For the female sex even when one of them is work-focused.

Continue reading

Plautus and Terence: Not for Fools

Lope de Vega, Arte nuevo de hacer comedias en este tiempo

“It is true that I have written sometimes following that art which few people know, but then I see monsters spring forth from the other part, full in appearance, where the vulgar mass and the women go to canonize this sad exercise, and I turn myself just as much to that barbaric habit. And, when I have to write a comedy, I lock up those old precepts with their keys; I banish Terence and Plautus from my study, because they do not give me a voice (the truth usually shouts from silent books), and I write through the art which those who strove for vulgar applause have invented, because, as the mob pays for them, it is right to speak in the character of fools in order to afford them pleasure.”

Image result for lope de vega arte nuevo

Verdad es que yo he escrito algunas veces
siguiendo el arte que conocen pocos,
mas luego que salir por otra parte 35
veo los monstruos, de apariencia llenos,
adonde acude el vulgo y las mujeres
que este triste ejercicio canonizan,
a aquel hábito bárbaro me vuelvo;
y, cuando he de escribir una comedia, 40
encierro los preceptos con seis llaves;
saco a Terencio y Plauto de mi estudio,
para que no me den voces (que suele
dar gritos la verdad en libros mudos),
y escribo por el arte que inventaron 45
los que el vulgar aplauso pretendieron,
porque, como las paga el vulgo, es justo
hablarle en necio para darle gusto.

Reader Request: Insults in Plutarch’s Pericles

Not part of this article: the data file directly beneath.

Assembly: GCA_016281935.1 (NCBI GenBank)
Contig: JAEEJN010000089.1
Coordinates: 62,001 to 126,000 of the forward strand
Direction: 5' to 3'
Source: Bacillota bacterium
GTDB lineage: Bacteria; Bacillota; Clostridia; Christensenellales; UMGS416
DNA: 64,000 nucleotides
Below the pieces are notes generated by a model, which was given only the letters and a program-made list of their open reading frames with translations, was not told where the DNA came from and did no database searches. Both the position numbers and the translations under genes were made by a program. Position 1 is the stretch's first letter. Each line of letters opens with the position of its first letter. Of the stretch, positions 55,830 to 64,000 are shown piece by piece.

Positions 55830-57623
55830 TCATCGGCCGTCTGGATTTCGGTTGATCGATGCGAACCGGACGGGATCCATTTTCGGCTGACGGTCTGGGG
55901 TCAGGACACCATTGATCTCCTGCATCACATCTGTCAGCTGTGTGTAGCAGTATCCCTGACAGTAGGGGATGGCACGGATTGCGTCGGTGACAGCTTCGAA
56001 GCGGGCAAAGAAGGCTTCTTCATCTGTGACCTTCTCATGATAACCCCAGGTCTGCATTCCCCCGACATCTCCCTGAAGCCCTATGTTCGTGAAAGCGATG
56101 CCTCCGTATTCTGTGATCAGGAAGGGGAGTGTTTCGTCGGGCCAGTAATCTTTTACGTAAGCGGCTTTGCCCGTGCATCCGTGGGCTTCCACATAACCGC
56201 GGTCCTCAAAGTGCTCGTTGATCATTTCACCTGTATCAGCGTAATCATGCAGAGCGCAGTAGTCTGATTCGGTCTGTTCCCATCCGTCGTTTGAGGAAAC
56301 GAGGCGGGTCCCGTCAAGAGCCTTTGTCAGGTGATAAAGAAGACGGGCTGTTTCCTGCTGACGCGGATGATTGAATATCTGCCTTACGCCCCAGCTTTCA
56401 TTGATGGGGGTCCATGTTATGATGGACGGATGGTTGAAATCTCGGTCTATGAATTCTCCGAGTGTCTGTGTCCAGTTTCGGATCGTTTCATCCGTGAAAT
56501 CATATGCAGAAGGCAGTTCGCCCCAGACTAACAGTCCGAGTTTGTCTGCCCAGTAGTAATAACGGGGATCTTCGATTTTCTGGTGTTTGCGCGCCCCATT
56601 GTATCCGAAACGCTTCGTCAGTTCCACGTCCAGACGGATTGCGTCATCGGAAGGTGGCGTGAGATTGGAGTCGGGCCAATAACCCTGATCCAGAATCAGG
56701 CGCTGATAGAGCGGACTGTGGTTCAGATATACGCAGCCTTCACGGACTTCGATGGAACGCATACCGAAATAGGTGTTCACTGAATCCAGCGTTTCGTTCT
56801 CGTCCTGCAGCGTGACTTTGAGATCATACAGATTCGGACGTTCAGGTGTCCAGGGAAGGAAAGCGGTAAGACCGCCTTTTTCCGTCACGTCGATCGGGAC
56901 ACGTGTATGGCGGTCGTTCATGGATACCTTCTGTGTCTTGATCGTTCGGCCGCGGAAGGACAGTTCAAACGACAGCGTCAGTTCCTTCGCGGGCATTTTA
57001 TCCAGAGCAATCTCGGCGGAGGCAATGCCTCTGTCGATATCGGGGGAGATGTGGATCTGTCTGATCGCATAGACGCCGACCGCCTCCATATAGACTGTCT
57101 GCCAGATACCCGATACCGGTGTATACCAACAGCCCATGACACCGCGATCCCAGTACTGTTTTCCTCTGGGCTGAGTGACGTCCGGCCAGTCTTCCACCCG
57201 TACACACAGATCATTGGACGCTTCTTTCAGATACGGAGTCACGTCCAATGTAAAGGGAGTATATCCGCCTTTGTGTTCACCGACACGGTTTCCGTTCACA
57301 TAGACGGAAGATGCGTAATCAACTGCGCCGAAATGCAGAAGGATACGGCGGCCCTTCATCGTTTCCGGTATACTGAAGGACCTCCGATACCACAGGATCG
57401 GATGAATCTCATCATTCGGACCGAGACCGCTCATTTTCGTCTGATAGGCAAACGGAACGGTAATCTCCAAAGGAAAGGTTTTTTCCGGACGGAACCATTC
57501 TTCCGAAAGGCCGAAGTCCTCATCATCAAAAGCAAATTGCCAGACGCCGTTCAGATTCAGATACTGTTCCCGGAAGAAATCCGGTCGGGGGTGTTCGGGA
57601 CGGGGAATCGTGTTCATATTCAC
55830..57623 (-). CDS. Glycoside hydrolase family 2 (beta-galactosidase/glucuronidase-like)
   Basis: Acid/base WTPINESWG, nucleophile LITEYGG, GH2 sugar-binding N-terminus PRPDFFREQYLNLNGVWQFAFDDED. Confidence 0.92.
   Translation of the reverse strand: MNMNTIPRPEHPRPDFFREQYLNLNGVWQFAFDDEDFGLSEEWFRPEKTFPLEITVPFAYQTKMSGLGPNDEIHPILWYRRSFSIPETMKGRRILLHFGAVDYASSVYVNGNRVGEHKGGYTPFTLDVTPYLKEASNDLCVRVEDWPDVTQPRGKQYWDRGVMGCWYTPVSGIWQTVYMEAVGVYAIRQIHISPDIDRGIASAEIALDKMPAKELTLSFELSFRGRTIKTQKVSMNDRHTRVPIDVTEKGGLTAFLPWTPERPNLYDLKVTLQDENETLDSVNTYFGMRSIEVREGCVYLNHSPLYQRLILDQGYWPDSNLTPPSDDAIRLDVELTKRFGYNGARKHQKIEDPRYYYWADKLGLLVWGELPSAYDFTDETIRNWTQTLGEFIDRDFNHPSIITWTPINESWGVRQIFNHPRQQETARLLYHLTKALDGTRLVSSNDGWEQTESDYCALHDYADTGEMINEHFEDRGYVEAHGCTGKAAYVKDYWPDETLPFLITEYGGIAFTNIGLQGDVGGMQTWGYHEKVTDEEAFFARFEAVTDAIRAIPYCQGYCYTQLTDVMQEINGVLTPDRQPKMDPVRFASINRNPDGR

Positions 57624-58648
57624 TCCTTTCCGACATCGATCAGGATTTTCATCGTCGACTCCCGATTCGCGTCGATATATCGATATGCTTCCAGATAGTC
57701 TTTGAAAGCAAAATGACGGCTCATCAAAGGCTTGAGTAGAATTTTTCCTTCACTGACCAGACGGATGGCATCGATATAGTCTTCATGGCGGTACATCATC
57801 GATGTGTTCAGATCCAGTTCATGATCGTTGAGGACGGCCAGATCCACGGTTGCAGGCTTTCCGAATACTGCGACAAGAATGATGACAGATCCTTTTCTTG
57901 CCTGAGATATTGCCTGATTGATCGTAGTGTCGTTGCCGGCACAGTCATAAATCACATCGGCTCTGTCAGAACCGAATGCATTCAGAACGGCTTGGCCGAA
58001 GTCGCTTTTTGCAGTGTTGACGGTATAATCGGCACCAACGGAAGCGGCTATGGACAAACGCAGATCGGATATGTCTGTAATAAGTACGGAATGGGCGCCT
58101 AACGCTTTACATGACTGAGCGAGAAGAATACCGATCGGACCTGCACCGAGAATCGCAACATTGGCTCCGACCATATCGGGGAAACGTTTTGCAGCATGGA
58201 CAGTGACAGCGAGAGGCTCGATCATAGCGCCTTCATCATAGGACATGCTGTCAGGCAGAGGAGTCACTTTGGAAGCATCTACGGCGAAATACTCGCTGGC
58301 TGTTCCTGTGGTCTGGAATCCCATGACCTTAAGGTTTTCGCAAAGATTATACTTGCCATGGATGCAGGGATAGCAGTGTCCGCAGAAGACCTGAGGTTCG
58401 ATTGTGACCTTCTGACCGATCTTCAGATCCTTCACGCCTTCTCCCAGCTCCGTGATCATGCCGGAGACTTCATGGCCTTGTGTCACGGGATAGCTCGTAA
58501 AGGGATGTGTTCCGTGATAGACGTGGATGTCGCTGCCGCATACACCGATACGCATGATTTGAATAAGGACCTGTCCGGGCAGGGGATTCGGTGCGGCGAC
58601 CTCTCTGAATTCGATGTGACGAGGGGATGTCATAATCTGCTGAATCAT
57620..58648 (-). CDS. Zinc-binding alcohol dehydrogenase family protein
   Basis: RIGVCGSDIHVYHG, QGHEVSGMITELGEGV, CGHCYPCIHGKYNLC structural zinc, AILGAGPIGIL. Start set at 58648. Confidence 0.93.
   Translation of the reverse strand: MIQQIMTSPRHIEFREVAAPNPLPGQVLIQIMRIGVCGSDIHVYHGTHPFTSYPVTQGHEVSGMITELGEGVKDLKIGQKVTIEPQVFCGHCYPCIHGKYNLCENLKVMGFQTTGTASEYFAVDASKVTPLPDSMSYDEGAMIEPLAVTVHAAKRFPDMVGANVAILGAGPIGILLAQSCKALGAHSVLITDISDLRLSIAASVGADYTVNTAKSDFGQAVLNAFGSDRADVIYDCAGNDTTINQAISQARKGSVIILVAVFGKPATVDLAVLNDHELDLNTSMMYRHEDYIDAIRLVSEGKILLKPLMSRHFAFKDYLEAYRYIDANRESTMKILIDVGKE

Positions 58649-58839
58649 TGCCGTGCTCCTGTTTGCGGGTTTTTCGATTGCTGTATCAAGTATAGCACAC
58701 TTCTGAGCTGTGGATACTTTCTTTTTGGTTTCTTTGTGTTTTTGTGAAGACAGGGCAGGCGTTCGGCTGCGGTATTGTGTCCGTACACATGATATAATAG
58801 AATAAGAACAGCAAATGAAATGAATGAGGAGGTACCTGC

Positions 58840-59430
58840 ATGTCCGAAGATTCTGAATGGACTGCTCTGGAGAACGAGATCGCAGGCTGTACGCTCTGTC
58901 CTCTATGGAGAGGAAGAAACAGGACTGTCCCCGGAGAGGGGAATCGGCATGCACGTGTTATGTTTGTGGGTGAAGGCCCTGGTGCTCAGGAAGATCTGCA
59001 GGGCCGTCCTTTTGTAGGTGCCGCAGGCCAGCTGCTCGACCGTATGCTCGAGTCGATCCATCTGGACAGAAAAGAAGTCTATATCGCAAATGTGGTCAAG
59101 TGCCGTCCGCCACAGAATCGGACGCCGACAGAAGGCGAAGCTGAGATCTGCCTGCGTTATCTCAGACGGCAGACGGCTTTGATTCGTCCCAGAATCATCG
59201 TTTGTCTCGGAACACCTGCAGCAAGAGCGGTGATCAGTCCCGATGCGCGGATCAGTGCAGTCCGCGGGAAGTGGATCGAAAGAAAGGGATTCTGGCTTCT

Plutarch, Life of Pericles:

§1:

“In most other matters, it does not immediately follow that one who marvels at a work should be urged on to pursue that work; indeed, much to the contrary, it often happens that while rejoicing in a work we despise the person who performed it. We are delighted by certain perfumes and dyes, yet we consider dyers and perfumers to be servile and vulgar people. For that reason, Antisthenes, upon hearing that Ismenias was an excellent pipe-player, responded, ‘Sure – but he is also a degenerate; it is only thus that he achieved his excellence as a pipe-player.’ Philip once said to Alexander, who was playing with grace and skill at some party, ‘Are you not ashamed to play so well?’ It is all perfectly well for a king to listen to music at his leisure, and he does far more for the Muses by sitting as a spectator while others engage in such bouts.

 

ἐπεὶ τῶν γ’ ἄλλων οὐκ εὐθὺς ἀκολουθεῖ τῷ θαυμάσαι τὸ πραχθὲν ὁρμὴ πρὸς τὸ πρᾶξαι, πολλάκις δὲ καὶ τοὐναντίον χαίροντες τῷ ἔργῳ τοῦ δημιουργοῦ καταφρονοῦμεν, ὡς ἐπὶ τῶν μύρων καὶ τῶν ἁλουργῶν τούτοις μὲν ἡδόμεθα, τοὺς δὲ βαφεῖς καὶ μυρεψοὺς ἀνελευθέρους ἡγούμεθα καὶ βαναύσους. διὸ

καλῶς μὲν ᾿Αντισθένης ἀκούσας ὅτι σπουδαῖός ἐστιν αὐλητὴς ᾿Ισμηνίας, „ἀλλ’ ἄνθρωπος” ἔφη „μοχθηρός· οὐ γὰρ ἂν οὕτω σπουδαῖος ἦν αὐλητής·” ὁ δὲ Φίλιππος πρὸς τὸν υἱὸν ἐπιτερπῶς ἔν τινι πότῳ ψήλαντα καὶ τεχνικῶς εἶπεν· „οὐκ αἰσχύνῃ καλῶς οὕτω ψάλλων;” ἀρκεῖ γάρ, ἂν βασιλεὺς ἀκροᾶσθαι ψαλλόντων σχολάζῃ, καὶ πολὺ νέμει ταῖς Μούσαις ἑτέρων ἀγωνιζομένων τὰ τοιαῦτα θεατὴς γιγνόμενος.